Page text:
2. Acanthotomicus sp. (Coleoptera: Curculionidae: Scolytinae), a New Destructive Insect Pest of North American Sweetgum Liquidambar styraciflua in China.

    Science.gov (United States)

    Gao, Lei; Li, You; Xu, Ying; Hulcr, Jiri; Cognato, Anthony I; Wang, Jian-Guo; Ju, Rui-Ting

    2017-08-01

    A previously unknown bark beetle species, Acanthotomicus sp., has emerged as a lethal pest of American sweetgum (Liquidambar styraciflua) in China. Our survey of nursery records from around Shanghai suggests that American sweetgum have been under heavy attack since at least 2013, resulting in the death of > 10,000 trees. Mass attacks of the apparently sweetgum-specific Acanthotomicus sp. can be diagnosed by accumulation of resinous exudates on the trunk, wilted foliage, and eventual numerous exit holes of the new generation. A Chinese native sweetgum Liquidambar formosana can also be colonized by Acanthotomicus sp. This pest is of concern not only as a killer of sweetgum in the Chinese nursery trade but also as a potentially destructive invasive pest of sweetgum in North America. This discovery suggests that global preinvasion assessment of pests is warranted. © The Authors 2017. Published by Oxford University Press on behalf of Entomological Society of America. All rights reserved. For Permissions, please email: journals.permissions@oup.com.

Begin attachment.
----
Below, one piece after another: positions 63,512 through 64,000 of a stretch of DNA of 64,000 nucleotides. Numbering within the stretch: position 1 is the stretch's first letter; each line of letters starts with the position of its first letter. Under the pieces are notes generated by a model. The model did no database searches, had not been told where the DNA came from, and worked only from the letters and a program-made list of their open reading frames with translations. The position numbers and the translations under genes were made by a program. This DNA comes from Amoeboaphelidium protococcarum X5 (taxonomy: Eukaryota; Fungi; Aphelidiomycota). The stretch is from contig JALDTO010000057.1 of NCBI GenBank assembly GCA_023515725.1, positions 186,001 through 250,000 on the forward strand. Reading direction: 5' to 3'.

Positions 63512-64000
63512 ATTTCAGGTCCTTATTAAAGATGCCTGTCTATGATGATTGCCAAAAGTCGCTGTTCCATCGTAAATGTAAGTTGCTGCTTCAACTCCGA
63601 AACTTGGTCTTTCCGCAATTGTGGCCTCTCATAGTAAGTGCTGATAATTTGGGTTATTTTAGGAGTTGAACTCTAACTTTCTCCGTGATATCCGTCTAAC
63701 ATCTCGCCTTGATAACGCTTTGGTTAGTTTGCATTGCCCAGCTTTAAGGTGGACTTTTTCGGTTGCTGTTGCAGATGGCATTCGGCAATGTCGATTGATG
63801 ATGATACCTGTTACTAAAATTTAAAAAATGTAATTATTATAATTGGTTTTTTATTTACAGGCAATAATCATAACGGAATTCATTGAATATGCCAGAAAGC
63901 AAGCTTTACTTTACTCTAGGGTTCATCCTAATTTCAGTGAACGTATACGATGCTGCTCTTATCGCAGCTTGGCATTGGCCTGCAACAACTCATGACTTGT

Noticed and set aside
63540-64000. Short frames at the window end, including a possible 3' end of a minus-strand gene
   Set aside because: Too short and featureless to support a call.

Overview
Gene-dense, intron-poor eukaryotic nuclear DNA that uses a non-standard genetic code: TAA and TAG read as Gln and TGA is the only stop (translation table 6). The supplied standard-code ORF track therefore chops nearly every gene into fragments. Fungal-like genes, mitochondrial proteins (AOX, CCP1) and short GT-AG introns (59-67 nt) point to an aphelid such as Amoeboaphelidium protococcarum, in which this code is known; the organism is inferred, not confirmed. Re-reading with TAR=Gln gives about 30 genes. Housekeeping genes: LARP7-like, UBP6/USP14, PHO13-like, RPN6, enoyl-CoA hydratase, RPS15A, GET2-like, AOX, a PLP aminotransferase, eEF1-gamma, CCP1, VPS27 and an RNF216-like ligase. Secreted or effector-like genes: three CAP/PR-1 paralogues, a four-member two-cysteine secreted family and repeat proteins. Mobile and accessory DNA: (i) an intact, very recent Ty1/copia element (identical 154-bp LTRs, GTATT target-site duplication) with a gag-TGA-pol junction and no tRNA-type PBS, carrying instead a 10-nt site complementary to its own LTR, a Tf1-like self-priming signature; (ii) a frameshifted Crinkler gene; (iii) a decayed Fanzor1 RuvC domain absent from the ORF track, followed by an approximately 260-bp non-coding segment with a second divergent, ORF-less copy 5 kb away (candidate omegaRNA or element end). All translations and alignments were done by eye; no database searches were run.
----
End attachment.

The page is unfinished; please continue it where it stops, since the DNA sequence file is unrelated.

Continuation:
3. Nuclear technology in pest management

    International Nuclear Information System (INIS)

    Seth, R.K.

    2012-01-01